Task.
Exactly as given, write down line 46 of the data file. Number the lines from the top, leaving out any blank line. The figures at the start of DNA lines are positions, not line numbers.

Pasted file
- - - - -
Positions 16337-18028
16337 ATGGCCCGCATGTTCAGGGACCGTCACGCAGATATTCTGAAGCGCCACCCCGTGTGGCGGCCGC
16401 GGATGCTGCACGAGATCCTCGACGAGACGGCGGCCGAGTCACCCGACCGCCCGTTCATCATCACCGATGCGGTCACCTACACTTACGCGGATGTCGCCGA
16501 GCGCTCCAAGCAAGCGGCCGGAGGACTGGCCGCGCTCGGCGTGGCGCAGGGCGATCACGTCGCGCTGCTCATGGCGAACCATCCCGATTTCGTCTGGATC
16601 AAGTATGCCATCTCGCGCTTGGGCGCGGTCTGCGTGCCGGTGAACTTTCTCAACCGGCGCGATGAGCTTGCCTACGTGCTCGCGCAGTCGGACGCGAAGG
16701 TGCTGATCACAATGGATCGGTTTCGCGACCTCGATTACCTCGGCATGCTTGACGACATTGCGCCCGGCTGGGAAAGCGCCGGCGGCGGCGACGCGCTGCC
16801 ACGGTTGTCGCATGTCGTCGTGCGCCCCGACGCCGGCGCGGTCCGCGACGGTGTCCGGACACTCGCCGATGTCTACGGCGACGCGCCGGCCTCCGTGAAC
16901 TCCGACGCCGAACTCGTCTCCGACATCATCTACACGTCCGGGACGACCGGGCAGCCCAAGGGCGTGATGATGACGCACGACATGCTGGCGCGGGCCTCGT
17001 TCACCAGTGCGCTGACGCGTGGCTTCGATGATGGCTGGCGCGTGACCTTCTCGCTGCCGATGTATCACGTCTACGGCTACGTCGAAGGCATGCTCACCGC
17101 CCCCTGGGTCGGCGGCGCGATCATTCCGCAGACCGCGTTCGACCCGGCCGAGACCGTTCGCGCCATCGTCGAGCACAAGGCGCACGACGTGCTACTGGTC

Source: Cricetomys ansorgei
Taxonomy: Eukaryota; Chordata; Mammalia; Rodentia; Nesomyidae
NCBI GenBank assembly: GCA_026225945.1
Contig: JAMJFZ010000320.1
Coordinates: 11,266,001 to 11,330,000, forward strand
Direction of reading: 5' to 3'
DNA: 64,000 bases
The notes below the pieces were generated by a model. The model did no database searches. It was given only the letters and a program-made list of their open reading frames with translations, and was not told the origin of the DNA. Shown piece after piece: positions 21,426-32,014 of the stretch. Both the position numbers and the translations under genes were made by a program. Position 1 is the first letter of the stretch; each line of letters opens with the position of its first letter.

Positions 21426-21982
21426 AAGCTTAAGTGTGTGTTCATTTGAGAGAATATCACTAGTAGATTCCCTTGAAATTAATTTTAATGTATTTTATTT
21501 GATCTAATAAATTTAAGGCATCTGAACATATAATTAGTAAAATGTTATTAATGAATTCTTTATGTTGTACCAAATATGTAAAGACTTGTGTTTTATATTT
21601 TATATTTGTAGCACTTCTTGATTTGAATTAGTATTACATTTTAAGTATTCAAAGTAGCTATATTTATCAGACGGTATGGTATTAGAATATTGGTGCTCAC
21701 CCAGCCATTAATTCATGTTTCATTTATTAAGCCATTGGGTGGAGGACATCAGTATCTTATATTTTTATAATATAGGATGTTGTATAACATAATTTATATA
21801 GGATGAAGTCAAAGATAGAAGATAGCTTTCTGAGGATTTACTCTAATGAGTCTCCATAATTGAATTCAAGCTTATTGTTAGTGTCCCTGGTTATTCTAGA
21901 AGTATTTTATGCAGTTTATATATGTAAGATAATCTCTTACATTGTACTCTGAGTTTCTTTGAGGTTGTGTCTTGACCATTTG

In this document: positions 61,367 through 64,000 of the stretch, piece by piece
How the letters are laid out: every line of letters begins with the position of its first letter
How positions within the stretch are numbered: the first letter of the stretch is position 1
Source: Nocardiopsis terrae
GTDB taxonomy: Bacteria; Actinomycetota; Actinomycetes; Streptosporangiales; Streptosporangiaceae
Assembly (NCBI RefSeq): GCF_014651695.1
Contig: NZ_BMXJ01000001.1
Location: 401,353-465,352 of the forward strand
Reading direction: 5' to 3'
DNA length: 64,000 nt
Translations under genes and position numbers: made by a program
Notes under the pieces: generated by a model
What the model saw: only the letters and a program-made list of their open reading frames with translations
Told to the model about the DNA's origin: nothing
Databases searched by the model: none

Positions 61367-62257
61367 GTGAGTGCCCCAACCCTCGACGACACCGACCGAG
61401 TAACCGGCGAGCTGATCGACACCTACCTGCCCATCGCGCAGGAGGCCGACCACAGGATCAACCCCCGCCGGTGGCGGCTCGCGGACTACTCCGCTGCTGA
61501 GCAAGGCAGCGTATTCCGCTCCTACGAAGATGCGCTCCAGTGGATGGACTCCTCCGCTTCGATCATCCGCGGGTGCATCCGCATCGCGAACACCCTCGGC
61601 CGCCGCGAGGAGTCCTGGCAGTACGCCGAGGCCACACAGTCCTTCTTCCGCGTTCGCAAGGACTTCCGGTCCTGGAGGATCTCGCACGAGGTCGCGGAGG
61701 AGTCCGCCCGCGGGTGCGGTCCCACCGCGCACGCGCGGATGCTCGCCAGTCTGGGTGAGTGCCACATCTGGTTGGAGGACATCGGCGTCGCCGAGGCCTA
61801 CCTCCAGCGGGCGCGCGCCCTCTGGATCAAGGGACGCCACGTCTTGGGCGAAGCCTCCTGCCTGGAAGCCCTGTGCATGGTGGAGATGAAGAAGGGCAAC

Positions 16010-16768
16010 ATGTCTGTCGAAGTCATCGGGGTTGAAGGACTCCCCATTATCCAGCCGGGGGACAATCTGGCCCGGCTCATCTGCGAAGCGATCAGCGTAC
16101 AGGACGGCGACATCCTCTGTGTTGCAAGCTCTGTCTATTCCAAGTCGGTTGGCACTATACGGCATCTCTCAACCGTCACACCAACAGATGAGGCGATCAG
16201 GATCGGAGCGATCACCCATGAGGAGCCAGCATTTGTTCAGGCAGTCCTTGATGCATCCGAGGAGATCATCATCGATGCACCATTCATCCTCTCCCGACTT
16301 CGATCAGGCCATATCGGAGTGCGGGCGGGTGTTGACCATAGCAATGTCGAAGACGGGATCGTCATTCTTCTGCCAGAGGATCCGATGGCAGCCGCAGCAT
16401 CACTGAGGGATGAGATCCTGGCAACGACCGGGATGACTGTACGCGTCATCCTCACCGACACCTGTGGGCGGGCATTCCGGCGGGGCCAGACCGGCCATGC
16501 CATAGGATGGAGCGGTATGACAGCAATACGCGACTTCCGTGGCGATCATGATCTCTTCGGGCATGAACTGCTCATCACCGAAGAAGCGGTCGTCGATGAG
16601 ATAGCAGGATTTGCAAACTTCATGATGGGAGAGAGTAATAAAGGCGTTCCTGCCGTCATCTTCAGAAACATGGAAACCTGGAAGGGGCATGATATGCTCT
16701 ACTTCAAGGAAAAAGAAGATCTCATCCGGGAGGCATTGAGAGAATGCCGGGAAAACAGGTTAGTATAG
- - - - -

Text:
61701 AGTCCGCCCGCGGGTGCGGTCCCACCGCGCACGCGCGGATGCTCGCCAGTCTGGGTGAGTGCCACATCTGGTTGGAGGACATCGGCGTCGCCGAGGCCTA